When I am writing, I read very closely to my project. However, once nighttime comes, I devour novels--things that, at least based on appearances, seem far from my work. This year I've read astounding books by Jesmyn Ward, Kiese Laymon, Celeste Ng, Tommy Orange, and Louise Erdrich. But if I think about it, these authors speak to African American studies, Asian American studies, and Native American and Indigenous studies, all fields I'm part of. Reading novels also reminds us of the beauty of writing. A beauty I am far from mastering!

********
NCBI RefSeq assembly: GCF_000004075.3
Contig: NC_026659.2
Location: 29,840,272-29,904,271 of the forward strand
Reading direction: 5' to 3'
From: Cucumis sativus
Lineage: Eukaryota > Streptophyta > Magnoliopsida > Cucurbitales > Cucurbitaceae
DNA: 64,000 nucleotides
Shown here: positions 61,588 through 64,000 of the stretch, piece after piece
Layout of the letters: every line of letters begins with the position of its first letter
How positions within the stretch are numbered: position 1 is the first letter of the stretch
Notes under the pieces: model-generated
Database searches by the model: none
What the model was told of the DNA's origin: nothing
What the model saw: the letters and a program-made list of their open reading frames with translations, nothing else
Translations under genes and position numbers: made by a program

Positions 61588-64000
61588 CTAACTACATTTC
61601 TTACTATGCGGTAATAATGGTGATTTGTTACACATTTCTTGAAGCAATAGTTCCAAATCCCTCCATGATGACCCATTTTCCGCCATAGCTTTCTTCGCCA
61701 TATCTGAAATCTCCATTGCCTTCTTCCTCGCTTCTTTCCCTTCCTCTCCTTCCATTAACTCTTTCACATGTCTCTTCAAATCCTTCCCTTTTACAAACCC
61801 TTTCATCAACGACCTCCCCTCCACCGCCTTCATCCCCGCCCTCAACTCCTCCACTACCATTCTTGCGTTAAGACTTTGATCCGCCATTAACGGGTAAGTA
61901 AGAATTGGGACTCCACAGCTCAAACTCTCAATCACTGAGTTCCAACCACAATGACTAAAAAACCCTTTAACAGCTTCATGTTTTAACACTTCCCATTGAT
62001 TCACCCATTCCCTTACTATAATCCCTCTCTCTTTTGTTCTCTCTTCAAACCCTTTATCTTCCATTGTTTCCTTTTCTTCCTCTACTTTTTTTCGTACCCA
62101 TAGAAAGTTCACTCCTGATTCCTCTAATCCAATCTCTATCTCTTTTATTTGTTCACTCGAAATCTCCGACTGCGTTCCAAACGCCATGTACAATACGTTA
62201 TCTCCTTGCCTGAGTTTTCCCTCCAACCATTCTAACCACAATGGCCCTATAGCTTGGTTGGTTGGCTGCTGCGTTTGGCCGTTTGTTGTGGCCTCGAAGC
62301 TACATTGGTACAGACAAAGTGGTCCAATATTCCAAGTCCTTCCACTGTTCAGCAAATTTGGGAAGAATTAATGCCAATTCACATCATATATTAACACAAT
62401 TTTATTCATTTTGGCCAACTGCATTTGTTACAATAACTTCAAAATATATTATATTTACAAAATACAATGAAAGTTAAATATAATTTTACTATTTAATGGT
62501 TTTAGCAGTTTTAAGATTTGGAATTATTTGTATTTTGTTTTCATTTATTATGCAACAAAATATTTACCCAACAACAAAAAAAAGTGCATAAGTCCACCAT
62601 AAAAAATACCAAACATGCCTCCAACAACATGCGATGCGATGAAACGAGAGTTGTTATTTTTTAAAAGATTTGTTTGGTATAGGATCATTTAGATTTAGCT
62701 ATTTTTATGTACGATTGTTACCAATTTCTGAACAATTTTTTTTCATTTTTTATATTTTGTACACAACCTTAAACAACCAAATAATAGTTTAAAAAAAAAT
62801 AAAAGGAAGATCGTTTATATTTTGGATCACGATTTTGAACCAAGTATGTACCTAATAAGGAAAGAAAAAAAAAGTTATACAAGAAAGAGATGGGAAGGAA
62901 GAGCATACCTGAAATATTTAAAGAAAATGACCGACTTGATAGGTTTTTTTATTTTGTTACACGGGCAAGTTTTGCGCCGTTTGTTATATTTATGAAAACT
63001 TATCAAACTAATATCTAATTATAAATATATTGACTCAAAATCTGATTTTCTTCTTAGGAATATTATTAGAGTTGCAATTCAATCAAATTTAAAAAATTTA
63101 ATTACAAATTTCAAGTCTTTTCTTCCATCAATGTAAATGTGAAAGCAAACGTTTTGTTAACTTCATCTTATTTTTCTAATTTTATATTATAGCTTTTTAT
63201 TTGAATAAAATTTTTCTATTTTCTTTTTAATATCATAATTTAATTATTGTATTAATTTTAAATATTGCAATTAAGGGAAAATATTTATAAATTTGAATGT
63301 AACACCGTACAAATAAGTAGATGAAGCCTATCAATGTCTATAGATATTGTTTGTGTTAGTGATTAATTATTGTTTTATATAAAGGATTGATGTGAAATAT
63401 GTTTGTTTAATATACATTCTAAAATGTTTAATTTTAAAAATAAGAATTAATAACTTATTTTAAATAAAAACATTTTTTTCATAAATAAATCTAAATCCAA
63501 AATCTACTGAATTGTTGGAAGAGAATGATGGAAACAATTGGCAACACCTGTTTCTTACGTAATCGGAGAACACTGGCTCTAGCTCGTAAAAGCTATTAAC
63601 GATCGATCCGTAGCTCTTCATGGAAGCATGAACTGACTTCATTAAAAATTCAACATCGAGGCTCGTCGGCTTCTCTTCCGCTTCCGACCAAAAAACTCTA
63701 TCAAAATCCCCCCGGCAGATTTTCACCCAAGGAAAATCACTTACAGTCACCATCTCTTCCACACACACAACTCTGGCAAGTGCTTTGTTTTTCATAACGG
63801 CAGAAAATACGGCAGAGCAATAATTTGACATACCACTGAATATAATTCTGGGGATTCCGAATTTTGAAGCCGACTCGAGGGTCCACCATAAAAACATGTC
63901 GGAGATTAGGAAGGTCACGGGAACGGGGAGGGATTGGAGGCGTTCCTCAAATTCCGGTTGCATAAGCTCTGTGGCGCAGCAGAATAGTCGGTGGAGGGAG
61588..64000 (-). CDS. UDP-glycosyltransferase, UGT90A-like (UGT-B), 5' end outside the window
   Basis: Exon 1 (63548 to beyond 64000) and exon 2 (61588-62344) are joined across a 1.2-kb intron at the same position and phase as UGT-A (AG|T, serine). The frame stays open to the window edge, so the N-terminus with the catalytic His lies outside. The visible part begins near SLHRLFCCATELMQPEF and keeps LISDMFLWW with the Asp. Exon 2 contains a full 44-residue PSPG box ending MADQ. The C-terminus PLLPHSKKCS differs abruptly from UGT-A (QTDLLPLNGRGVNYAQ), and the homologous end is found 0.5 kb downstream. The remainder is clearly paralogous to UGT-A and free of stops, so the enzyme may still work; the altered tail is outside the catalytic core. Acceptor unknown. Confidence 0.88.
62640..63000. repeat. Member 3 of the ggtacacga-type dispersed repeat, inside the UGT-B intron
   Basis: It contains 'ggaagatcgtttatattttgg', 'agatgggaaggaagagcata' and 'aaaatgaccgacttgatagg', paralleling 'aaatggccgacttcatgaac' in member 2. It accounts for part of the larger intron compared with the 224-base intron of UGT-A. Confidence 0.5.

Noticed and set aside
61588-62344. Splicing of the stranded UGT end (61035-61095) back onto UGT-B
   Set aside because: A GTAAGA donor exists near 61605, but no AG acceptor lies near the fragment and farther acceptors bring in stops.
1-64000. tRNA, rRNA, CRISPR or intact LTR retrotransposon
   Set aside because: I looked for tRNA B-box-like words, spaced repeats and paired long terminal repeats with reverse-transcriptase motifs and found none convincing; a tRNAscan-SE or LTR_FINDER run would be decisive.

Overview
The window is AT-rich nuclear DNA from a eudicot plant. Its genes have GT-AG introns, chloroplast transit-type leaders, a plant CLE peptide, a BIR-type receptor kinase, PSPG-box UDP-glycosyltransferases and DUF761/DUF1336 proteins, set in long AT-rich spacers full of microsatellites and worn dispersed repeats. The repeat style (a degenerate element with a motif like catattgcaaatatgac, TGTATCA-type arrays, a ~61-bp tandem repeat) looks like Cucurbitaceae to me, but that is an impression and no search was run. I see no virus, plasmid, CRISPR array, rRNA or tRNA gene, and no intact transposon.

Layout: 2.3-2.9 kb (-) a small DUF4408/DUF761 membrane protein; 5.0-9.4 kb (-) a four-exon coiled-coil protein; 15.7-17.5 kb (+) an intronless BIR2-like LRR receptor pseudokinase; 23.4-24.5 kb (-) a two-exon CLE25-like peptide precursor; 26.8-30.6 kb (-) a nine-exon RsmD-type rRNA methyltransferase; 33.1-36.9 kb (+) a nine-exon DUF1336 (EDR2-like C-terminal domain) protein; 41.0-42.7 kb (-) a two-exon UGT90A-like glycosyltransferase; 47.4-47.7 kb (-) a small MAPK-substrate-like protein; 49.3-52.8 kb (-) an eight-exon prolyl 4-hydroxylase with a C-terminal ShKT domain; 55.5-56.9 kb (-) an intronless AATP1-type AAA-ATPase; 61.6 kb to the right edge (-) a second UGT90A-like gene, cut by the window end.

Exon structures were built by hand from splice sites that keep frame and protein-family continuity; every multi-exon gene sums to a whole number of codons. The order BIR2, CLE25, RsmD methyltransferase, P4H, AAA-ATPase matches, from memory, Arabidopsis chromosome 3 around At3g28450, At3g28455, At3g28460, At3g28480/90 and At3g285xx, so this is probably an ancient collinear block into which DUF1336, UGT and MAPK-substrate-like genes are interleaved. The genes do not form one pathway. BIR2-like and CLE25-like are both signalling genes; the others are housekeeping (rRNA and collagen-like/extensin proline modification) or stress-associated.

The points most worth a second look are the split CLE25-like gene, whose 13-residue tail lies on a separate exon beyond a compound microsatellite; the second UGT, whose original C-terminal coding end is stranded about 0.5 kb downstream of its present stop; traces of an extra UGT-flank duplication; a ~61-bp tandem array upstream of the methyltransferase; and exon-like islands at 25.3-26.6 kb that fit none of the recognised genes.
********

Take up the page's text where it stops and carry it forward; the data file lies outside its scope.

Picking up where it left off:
What do you like to do for fun?
I read novels and love television. I travel a lot, often abroad to Europe or home to Hawai'i. At the end of a long and stressful day, I look forward to some afternoon beers with colleagues to debrief and excellent meals with my husband. One of the most exciting opportunities from the last few years has been joining my husband as he tours the world (he is a musician). Last year I was able to go to Japan, Denmark, Austria, France, England, Holland, Spain, Hawai'i, Turkey, and Russia and other places--for fun, rather than for work! 

Published: January 7, 2020